Category Archives: Russia

U.S. A-10 Thunderbolt II Jets Practice Take Off And Landing On Highway in Estonia

Warthogs of the Maryland Air National Guard practiced landing on and taking off from Jägala-Käravete Highway in Northern Estonia.

On Aug. 10, ten A-10 attack aircraft belonging to the 175th Wing of the Maryland Air National Guard performed landing and take off from an extension of Jägala-Käravete Highway, a portion of the longer road known as Piibe Highway, in Northern Estonia.

The Warthogs arrived from Ämari Air Base, where they deployed on Aug. 4 in order to support Operation Atlantic Resolve until Aug. 18

This is not the first time the USAF A-10s practiced highway operations from a public road in Estonia: in August 2016, Warthogs belonging to the 303rd Fighter Squadron, 442nd Fighter Wing, from Whiteman Air Force Base, Missouri, performed highway operations from the very same extension during their deployment to Estonia.

One of the A-10s lands on a public road in Estonia.

The ability to perform landings from highways is unique to the A-10 that can exploit its wide tyres and high-mounted engines (therefore less prone to FOD – Foreign Object Damage).

Part of the standard training during the Cold War, highway operations training from dispersed places, has resumed in eastern Europe as a consequence of the renewed tensions with Russia.

The MD ANG Warthogs sported some impressive kill markings.

The weaponry dropped by this MD ANG A-10 during its tour of duty in support of Operation Inherent Resolve.

All images credit: Ardi Hallismaa/mil.ee

Indonesia To Trade Coffee And Palm Oil For Su-35 Super Flanker Combat Aircraft

Indonesia to buy 11 Su-35 Flanker jets from Russia.

According to the information released by The Jakarta Post on Aug. 4., Indonesia is going to barter its resources, including coffee, to acquire the Russian Su-35 supermaneuverable fighter aircraft.

The whole deal is to be directed by an Indonesian state-owned company – PT Perusahaan Perdagangan, collaborating with Rostec. The Parties in question, as The Jakarta Post reports, have signed a memorandum of understanding, assuming that Indonesian agricultural commodities would be traded for the Russian fighter aircraft, specifically 11 examples of the Su-35 jets.

Jakarta, in exchange, is to provide Russia with, among other goods, coffee, palm oil, or tea, as the Indonesian Trade Minister, Enggartiasto “Enggar” Lukita, stated, during his official visit to Russia which ended on Aug. 5.

The aforesaid deal is a clear sign that Russia is trying to find a variety of workarounds in order to mitigate the effects sanctions have on its economy. Indeed, during our recent trip to Moscow for MAKS 2017, high prices could have been noticed in case of commodities, the trade exchange of which has been limited by the EU or the US, e.g. apples.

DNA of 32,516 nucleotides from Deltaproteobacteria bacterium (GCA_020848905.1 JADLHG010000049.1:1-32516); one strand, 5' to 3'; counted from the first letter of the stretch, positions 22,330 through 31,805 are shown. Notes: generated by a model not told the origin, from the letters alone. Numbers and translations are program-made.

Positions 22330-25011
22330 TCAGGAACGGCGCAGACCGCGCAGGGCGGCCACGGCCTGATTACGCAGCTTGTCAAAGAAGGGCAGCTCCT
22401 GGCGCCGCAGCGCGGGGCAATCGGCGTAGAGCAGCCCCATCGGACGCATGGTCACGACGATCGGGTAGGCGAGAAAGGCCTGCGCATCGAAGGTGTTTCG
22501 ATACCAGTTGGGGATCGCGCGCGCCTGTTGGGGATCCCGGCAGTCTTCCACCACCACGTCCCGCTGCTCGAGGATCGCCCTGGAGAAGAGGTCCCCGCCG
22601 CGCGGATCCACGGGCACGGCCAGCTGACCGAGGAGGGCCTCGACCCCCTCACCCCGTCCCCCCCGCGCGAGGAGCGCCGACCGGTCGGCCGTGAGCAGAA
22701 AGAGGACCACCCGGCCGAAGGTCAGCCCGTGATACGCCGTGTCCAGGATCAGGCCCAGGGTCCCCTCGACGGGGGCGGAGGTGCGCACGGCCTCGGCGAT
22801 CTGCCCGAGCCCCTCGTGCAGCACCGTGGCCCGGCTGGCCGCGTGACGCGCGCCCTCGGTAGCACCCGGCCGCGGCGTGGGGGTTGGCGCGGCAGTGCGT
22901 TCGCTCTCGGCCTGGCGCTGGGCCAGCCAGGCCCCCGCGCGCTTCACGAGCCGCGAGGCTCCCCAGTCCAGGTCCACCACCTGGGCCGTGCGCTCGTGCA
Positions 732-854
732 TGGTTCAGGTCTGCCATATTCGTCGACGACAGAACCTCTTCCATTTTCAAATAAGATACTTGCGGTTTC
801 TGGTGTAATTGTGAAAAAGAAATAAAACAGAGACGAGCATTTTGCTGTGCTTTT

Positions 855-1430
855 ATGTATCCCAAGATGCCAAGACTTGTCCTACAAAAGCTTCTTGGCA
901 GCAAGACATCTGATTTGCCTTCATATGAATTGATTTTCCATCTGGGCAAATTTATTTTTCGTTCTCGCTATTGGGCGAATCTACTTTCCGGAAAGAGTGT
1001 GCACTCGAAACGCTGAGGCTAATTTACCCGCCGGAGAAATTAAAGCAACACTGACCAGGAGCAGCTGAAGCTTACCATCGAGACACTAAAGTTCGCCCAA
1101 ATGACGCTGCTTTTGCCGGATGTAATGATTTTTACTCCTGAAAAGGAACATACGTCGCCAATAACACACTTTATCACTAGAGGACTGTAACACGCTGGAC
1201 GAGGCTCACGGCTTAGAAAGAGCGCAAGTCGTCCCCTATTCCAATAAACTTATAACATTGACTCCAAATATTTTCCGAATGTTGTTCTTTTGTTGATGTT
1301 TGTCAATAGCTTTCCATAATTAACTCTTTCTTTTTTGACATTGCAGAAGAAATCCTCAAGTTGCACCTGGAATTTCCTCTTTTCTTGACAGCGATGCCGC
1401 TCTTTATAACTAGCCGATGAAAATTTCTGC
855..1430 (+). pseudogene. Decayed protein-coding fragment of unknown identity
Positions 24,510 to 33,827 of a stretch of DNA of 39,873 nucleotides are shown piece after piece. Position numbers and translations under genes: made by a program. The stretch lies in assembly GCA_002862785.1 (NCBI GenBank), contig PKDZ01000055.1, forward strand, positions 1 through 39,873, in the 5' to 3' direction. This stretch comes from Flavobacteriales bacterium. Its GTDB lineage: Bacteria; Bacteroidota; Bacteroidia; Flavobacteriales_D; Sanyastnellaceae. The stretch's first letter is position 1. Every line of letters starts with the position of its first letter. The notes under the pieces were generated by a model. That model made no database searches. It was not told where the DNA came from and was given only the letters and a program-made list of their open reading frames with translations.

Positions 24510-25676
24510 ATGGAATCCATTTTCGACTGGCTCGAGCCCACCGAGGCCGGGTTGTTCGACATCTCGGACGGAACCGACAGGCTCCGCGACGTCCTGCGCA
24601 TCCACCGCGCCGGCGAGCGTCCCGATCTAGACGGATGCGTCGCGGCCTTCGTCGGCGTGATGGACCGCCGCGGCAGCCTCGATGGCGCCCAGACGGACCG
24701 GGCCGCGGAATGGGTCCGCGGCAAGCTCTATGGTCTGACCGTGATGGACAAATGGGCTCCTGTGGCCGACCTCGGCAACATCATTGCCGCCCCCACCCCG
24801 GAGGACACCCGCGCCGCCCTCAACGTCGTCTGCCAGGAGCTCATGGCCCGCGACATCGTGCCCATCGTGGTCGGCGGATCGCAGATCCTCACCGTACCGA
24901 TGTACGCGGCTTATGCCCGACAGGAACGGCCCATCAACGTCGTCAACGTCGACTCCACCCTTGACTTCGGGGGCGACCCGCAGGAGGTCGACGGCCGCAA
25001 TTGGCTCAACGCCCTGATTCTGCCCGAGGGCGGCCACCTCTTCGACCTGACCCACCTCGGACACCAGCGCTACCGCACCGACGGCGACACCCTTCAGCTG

The Indonesian officials interpret the above situation as a major opportunity also to expand and deepen the collaboration with Russia beyond the trading area in fields like tourism, student exchange, energy or technology – according to the statement made for The Jakarta Post by the Indonesian Trade Minister.

The Sukhoi Su-35 is a Russian jet fighter considered to belong to the 4++ generation, with its supermaneuverability capabilities demonstrated during this year’s edition of the Moscow MAKS Aviasalon.

Image Credit: Jacek Siminski

From Russia With Love: Our MAKS 2017 Report From Zhukovsky

Last week we have attended the MAKS 2017 Aviasalon in Moscow, held at the Zhukovsky/Ramenskoe airfield. MAKS is probably the only event where you can see all the latest Russian hardware (including the PAK FA) being demoed in dynamic displays.

MAKS is not a typical air-show, it should rather be seen as a trade exhibition with the aerospace industry gathering in order to sign new agreements and sell their products. Nonetheless, flying demos seem to be a good way to work on this, as you may also see what the given aircraft does in the air.

However, the static display at the Moscow Salon is equally impressive. This year it featured virtually any piece of contemporary Russian hardware one could imagine, as well as some legacy aircraft, including some exotic airframes, such as the MiG 1.44.

There were no PAK FA jets presented within the static display, which is a pity, however the remaining aircraft also brought one to awe. Ranging from Mil’s helicopters, Il-76MD90-A airlifter, through almost all varieties of the MiG-29 family jets, Sukhois (Su-35, Su-34, Su-30SM included), Tupolev’s bombers (Tu-22M, Tu-160, Tu-95MS), Kamov’s helicopters, with Tu-144 supersonic jetliner or Atlant, the Myashischev’s oversize cargo carrier, to finish with.